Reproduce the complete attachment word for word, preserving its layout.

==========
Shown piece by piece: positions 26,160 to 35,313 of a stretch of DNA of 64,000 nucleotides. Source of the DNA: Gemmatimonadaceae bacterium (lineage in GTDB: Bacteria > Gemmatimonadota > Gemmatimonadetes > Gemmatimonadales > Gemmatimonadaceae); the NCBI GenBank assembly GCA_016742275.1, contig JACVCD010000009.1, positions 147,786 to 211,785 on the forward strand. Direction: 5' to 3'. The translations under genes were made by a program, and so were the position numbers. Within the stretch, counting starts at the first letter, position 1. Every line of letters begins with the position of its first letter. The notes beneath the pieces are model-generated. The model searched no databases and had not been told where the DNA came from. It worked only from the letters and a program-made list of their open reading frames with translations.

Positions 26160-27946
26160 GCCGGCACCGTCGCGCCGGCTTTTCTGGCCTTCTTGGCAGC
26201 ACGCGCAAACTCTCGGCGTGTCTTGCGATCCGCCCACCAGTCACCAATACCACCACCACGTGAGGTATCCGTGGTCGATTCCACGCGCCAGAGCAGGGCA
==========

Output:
Shown piece by piece: positions 26,160 to 35,313 of a stretch of DNA of 64,000 nucleotides. Source of the DNA: Gemmatimonadaceae bacterium (lineage in GTDB: Bacteria > Gemmatimonadota > Gemmatimonadetes > Gemmatimonadales > Gemmatimonadaceae); the NCBI GenBank assembly GCA_016742275.1, contig JACVCD010000009.1, positions 147,786 to 211,785 on the forward strand. Direction: 5' to 3'. The translations under genes were made by a program, and so were the position numbers. Within the stretch, counting starts at the first letter, position 1. Every line of letters begins with the position of its first letter. The notes beneath the pieces are model-generated. The model searched no databases and had not been told where the DNA came from. It worked only from the letters and a program-made list of their open reading frames with translations.

Positions 26160-27946
26160 GCCGGCACCGTCGCGCCGGCTTTTCTGGCCTTCTTGGCAGC
26201 ACGCGCAAACTCTCGGCGTGTCTTGCGATCCGCCCACCAGTCACCAATACCACCACCACGTGAGGTATCCGTGGTCGATTCCACGCGCCAGAGCAGGGCA